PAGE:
US 4840026 A
A band clamp apparatus having two 180° segments which are bolted together at flanges on the horizontal centerline. A substantial portion of each segment has a scalloped band contour for weight reduction. An internal groove in the band clamp which has parallel facing walls which engage the mated flanges of the casings of the engine/exhaust system. Local radial restraints are provided on the engine/exhaust system casings to achieve radial constraint and circumferential positioning of the band clamp apparatus.
1. A band clamp apparatus for an engine/exhaust system comprising in combination:
a first band clamp segment formed in a semi-circular shape, said first band clamp segment having a first flange at one end of said first band clamp segment and a second flange at the other end of said first band clamp segment, said first flange having a first and second bolt hole therein arranged on opposite sides of said first band clamp segment, said first flange having a pair of jackscrew holes therein arranged on opposite sides of said first band clamp segment, aligned with and spaced-above said first and second bolt holes respectively, said second flange having a third and fourth bolt hole therein arranged on opposite sides of said first band clamp segment, said first band clamp segment including a longitudinal groove in its inner surface extending the entire length thereof, said longitudinal groove forming a pair of substantially parallel wall surfaces, and,
a second band clamp segment formed in a semi-circular shape, said second band clamp segment having a third flange at one end of said second band clamp segment and a fourth flange at the other end of said second band clamp segment, said third flange having a first and second bolt hole therein arranged on opposite sides of said second band clamp segment, said third flange having a pair of jackscrew holes therein arranged on opposite sides of said second band clamp segment, aligned with and spaced-above said first and second bolt holes respectively, said fourth flange having a third and fourth bolt hole therein arranged on opposite sides of said second band clamp segment, said second band clamp segment including a longitudinal groove in its inner surface extending the entire length thereof, said longitudinal groove forming a pair of substantially parallel wall surfaces, said engine/exhaust system providing a circumferentially mated jointed flange at their connecting point, said first and second band clamp segments positioned around said engine/exhaust system and operatively engaging said circumferentially-mounted flange, said first flange of said first band clamp segment operatively mating with said fourth flange of said second band clamp segment at the horizontal centerline of said engine/exhaust system, said first and fourth flanges being secured together by a pair of bolts, said second flange of said first band clamp segment operatively mating with said third flange of said second band clamp segment at the horizontal centerline of said engine/exhaust system, said second and third flanges being secured together by a pair of bolts.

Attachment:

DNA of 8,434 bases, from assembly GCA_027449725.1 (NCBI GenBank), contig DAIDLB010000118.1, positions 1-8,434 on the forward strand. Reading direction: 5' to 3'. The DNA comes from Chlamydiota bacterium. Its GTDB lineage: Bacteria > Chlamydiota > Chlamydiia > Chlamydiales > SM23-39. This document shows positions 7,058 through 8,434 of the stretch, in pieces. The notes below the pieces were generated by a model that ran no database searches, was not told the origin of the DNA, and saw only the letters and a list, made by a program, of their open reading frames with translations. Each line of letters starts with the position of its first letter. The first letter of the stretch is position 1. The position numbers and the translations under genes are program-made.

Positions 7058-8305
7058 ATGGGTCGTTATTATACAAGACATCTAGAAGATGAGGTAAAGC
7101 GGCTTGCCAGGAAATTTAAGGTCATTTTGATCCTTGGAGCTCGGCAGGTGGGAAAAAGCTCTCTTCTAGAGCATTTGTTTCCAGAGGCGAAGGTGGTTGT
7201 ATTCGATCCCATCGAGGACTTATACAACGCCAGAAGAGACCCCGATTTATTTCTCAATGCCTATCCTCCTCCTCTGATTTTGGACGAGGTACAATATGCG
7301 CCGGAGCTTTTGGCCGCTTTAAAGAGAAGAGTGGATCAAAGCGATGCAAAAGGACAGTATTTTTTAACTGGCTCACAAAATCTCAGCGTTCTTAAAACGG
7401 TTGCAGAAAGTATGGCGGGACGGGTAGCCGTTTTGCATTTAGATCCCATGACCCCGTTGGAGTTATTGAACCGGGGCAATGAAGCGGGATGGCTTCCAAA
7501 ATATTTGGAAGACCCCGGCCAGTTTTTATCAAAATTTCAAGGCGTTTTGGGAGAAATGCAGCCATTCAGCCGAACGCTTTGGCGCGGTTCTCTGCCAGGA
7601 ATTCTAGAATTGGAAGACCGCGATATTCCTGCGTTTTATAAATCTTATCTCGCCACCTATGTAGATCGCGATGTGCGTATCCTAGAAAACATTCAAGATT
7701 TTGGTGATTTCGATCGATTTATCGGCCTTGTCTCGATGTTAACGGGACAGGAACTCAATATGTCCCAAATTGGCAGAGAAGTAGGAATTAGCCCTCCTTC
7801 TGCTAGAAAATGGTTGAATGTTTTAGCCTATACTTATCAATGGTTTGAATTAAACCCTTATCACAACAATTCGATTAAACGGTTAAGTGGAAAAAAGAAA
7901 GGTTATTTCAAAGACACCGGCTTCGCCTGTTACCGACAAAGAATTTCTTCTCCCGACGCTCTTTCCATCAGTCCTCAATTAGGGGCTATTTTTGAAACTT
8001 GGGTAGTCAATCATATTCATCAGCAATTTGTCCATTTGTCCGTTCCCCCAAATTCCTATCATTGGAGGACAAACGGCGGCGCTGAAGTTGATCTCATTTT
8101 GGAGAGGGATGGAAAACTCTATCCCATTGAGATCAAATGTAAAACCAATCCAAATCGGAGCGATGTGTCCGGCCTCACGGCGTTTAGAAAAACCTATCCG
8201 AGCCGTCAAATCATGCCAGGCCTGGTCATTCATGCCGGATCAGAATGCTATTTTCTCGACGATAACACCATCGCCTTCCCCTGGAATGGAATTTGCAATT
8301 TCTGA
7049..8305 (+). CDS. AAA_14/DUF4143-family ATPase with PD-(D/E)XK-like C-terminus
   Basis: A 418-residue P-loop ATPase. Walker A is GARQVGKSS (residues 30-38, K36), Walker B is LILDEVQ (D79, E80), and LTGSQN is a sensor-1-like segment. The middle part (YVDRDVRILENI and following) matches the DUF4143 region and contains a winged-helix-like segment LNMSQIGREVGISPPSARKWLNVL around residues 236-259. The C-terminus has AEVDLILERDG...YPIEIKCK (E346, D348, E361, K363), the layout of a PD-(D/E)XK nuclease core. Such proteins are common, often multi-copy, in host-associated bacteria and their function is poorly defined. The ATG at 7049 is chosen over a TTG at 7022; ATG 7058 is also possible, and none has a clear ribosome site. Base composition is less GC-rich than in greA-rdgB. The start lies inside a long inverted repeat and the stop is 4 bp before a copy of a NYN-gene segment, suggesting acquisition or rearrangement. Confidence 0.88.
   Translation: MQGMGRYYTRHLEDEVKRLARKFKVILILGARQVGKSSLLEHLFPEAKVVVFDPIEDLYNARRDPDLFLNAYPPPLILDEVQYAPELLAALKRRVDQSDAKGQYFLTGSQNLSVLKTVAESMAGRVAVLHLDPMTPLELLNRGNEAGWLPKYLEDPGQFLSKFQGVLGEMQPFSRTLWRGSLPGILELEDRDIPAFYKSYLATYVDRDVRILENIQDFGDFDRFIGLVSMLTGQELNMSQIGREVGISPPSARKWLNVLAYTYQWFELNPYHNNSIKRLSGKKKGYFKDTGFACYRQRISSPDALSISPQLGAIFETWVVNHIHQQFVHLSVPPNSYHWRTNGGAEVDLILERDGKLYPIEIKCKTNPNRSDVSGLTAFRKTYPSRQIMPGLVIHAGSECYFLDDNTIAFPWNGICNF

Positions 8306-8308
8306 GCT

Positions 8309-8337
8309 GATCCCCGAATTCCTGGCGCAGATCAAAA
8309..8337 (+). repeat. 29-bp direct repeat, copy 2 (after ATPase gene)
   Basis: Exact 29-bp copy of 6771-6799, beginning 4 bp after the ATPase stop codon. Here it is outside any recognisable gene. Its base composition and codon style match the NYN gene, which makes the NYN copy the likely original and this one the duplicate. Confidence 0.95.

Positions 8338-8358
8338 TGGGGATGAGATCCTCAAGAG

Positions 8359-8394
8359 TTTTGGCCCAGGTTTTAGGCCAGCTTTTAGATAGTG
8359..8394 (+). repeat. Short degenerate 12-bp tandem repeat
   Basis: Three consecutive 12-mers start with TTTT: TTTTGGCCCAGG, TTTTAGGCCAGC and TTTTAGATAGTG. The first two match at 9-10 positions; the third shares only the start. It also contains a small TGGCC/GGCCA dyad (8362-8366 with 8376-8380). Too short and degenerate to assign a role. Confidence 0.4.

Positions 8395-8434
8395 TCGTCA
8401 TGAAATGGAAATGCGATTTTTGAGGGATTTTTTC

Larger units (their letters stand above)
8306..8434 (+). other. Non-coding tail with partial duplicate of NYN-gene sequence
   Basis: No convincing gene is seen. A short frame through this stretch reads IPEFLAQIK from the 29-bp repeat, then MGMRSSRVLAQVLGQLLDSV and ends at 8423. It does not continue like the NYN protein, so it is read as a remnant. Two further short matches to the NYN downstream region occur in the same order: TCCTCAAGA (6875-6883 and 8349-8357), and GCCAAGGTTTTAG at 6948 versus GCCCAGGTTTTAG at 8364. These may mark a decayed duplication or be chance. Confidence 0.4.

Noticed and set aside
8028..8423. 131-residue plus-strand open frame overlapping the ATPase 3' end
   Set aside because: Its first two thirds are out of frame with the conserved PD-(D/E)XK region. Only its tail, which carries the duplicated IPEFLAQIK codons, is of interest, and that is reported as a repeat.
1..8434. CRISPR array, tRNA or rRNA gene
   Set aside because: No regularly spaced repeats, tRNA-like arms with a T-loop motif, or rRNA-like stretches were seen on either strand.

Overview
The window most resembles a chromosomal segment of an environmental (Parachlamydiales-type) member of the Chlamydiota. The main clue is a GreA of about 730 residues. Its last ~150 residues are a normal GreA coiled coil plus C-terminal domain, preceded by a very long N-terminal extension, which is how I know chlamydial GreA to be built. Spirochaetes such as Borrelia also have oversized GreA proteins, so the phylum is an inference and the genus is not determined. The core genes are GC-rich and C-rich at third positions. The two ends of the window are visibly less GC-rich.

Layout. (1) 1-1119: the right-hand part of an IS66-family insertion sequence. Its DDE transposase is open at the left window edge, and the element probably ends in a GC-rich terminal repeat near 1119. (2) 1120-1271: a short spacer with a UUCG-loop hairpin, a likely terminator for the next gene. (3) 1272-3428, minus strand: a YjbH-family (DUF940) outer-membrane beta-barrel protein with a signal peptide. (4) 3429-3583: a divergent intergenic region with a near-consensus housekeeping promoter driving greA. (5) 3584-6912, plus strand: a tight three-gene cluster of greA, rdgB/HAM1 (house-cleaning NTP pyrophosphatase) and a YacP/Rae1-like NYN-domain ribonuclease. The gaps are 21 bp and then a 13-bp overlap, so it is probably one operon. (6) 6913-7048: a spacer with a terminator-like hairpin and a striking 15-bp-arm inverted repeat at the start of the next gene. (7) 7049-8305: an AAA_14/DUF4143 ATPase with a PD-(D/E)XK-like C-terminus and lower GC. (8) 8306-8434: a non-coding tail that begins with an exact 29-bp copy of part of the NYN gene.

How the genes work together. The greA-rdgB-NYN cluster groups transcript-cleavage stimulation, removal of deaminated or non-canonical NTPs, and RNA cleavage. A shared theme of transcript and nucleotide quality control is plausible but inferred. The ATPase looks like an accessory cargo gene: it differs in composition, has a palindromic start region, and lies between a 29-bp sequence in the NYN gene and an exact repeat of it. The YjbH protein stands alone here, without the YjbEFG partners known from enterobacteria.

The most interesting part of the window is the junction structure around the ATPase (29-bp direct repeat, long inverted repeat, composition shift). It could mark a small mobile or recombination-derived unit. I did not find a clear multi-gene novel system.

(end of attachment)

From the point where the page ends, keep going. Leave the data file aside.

2. A band clamp apparatus as described in claim 1 wherein a predetermined portion of the mid-section of said first and second band clamp segments is formed with a scalloped band contour to reduce weight.
3. A band clamp apparatus as described in claim 1 wherein shoulder extensions are provided at the flanged ends of said first and second band clamp segments to engage local radial restraints on the respective casings of said engine/exhaust system.
4. A band clamp apparatus as described in claim 1 wherein pin type limit stops on the respective casings of said engine/exhaust system engage recesses in the flange faces of said first and second band clamp segments.